Discontinued (Frozen) Benefit Plans

The following plans represent old legacy benefit plans that are now frozen and no longer offered to new employees. Since several of our NEOs are long-tenured, they retain benefits under these plans, and therefore the plans are described in detail below to provide full disclosure.

The Company established a 10-Year Annuity Program (the “10-Year Annuity Plan”) to provide additional post-employment payments to executive officers to make up for a reduction in the amount of life insurance the executive officers could purchase under the Company’s Group Term Life Insurance Plan. Pursuant to the 10-Year Annuity Plan, the Company has entered into arrangements with Mr. Henkel and Ms. Nachtigal under which the Company is obligated to pay Mr. Henkel $125,000 and Ms. Nachtigal $45,000 annually for a ten-year period commencing the later of age 62 (or 65 in the case of Ms. Nachtigal) or termination of employment with the Company, so long as their employment with the Company is not terminated for cause and as long as they meet certain non-competition obligations. In Mr. Henkel’s case, he must work until age 62 in order to qualify for

 

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this benefit. In the event of death, the benefits payable to Mr. Henkel and Ms. Nachtigal would be paid to their respective estates to the extent not already paid. In the case of Mr. Henkel, the Company is a beneficiary of a life insurance policy on Mr. Henkel and, based on actuarial assumptions, the life insurance proceeds receivable by the Company will defray the costs associated with this program. Participation in the 10-Year Annuity Plan was frozen in 1999. For the current NEOs, based on the average of their age, service and compensation history, the average replacement income generated by the 10-Year Annuity Plan, expressed as a percentage of pre-retirement annual cash compensation, is approximately 1.1%.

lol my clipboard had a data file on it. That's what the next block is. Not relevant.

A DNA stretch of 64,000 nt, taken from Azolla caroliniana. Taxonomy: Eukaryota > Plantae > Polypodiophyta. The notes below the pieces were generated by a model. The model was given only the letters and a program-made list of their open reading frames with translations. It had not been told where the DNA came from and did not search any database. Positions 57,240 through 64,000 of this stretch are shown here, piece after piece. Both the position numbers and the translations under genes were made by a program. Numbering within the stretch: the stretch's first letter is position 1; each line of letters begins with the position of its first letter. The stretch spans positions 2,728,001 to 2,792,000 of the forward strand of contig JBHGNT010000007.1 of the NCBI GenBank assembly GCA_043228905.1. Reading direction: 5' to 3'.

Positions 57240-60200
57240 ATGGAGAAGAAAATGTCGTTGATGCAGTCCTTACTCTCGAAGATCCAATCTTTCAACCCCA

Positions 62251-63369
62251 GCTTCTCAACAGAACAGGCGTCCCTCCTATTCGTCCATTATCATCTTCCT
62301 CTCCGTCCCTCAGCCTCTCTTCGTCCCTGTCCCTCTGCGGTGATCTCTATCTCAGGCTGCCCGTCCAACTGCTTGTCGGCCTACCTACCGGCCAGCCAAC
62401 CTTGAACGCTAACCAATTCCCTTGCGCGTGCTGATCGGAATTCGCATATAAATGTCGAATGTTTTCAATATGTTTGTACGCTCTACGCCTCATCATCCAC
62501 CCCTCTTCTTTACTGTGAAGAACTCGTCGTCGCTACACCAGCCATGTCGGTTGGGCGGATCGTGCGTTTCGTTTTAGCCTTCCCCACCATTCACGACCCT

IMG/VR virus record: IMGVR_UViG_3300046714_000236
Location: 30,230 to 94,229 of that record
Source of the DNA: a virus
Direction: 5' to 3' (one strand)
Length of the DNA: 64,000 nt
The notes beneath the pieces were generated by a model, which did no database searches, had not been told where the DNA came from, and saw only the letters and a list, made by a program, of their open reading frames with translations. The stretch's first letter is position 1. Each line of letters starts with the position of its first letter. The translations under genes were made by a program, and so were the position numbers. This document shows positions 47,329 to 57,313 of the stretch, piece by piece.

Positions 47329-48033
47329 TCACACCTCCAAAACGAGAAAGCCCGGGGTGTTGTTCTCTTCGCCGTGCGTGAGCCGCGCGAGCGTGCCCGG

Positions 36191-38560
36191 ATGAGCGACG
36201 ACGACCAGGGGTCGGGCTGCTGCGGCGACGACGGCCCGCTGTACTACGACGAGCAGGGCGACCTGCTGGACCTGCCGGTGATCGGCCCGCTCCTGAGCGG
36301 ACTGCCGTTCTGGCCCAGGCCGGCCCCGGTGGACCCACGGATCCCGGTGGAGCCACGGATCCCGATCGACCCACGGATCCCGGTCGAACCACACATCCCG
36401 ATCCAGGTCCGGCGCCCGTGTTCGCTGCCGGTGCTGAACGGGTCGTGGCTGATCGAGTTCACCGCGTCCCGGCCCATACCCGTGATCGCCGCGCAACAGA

The Senior Executive Death Benefit program was established in 1988 to provide Company officers with pre and post retirement death benefits, which had previously been provided under the Company’s Group Term Life Insurance Plan. Under the Senior Executive Death Benefit program, the Company provides Mr. Henkel and Ms. Nachtigal with life insurance coverage of one times annual base salary and AIM program award (increased in certain instances to account for income tax obligations payable by the executive’s estate in respect of such supplemental coverage). Participation in this plan was frozen in 1999.

The Company established the Estate Enhancement Program in 1998 to provide a means for executive officers to accumulate estate assets through an insurance benefit. In accordance with the Estate Enhancement Program, in 1999 and 2000, Ms. Nachtigal waived her right to receive $100,000 ($200,000 in the aggregate) of distributions under the then existing PSP program. In connection with these waivers, the Company entered into an arrangement under which it purchased life insurance policies on the life of Ms. Nachtigal, the proceeds of which are payable to designees of Ms. Nachtigal. The program is designed in such a way that the cost of the life insurance policies is unlikely to exceed the cost the Company would have incurred with respect to the distributions waived by Ms. Nachtigal. Participation in this plan was frozen in 2002.